As an application scenario, ComPath was used to generate the pathway mappings between three of the major public pathway databases (KEGG, Reactome, and WikiPathways). The protocol established for the mapping is described below.
A total of 3 mapping files were curated, one for each pairwise comparison:
For each pairwise pathway database comparison (resource 1 vs resource 2), we generated all possible mappings between pathways in each database (KEGG-WikiPathways, KEGG-Reactome, and WikiPathways-Reactome) and prioritized them based on the follow two independent metrics that have been proposed to calculate pathway similarity (Belinky et al., 2015):
With the help of this prioritization exercise, three curators from different areas of expertise (neuroscience, medicine, and biology) independently assigned the mapping types and mark false positives after evaluating the equivalent scope in both pathway descriptions. Links to the pathway descriptions were attached so that the curator can confirm that the focus and context of the pathways remain the same, even if the both have high similarity or name. Furthermore, we investigated possible intra-database mappings within KEGG and WikiPathways since these resources do not yet contain hierarchical relationships.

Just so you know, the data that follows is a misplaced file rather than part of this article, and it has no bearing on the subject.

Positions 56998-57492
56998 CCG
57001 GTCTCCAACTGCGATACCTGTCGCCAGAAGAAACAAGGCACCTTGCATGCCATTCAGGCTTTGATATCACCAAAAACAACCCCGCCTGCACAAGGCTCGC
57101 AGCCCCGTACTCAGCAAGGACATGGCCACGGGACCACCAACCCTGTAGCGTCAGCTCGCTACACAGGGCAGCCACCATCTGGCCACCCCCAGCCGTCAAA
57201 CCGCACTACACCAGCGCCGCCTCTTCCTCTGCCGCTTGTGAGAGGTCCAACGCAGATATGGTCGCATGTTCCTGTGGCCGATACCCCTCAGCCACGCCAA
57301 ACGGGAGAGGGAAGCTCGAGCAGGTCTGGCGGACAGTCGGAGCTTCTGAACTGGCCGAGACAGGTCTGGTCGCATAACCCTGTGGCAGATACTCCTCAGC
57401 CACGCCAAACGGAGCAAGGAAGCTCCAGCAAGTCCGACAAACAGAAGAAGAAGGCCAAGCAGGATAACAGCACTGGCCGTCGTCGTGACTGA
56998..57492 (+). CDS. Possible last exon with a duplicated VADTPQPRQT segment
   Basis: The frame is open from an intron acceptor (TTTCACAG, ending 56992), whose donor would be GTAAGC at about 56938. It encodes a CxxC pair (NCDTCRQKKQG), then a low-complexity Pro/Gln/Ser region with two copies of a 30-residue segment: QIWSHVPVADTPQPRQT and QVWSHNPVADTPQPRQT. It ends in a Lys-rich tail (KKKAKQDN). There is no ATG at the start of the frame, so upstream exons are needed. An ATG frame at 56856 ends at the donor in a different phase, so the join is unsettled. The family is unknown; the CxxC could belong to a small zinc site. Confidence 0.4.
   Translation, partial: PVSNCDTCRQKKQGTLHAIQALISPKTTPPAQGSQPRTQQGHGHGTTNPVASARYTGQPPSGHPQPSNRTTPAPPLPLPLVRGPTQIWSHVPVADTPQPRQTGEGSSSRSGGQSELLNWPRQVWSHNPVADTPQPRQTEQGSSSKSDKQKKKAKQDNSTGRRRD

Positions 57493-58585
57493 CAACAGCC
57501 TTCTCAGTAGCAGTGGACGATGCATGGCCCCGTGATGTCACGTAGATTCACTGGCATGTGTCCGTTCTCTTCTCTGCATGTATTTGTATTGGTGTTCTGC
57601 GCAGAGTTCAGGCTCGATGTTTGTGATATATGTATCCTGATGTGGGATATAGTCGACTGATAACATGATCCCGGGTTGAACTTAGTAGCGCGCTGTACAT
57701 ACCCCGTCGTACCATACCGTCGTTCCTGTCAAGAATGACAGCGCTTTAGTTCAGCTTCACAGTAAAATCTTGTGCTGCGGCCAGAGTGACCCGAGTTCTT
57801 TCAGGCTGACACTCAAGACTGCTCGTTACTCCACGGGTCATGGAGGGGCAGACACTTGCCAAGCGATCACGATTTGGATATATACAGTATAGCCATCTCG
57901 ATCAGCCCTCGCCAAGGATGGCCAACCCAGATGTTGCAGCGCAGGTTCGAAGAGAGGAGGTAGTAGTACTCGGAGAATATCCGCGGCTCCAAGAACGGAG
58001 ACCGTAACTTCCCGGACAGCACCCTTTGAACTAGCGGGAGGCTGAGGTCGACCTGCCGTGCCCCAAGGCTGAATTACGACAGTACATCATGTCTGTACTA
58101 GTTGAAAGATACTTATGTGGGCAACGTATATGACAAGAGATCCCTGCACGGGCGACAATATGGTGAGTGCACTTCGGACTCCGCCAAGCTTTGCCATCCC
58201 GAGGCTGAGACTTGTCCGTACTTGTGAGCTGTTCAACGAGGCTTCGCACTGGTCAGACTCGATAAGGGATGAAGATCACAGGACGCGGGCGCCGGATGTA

The final step of the curation exercise was to agree on the proposed mappings. Therefore, all three curators examined together one by one the combination of all mappings independently generated to reach a consensus on a final set of mappings that are available at ComPath Resources under the MIT License.
ComPath curation interface allows for two types of mappings: equivalentTo and isPartOf.
ComPath is developed and maintained in an academic capacity by Daniel Domingo-Fernández and Charles Tapley Hoyt at the Fraunhofer SCAI Department of Bioinformatics. This web application relies on data loaded from KEGG, Reactome, and WikiPathways Restful APIs, as well as MSigDB. More information here.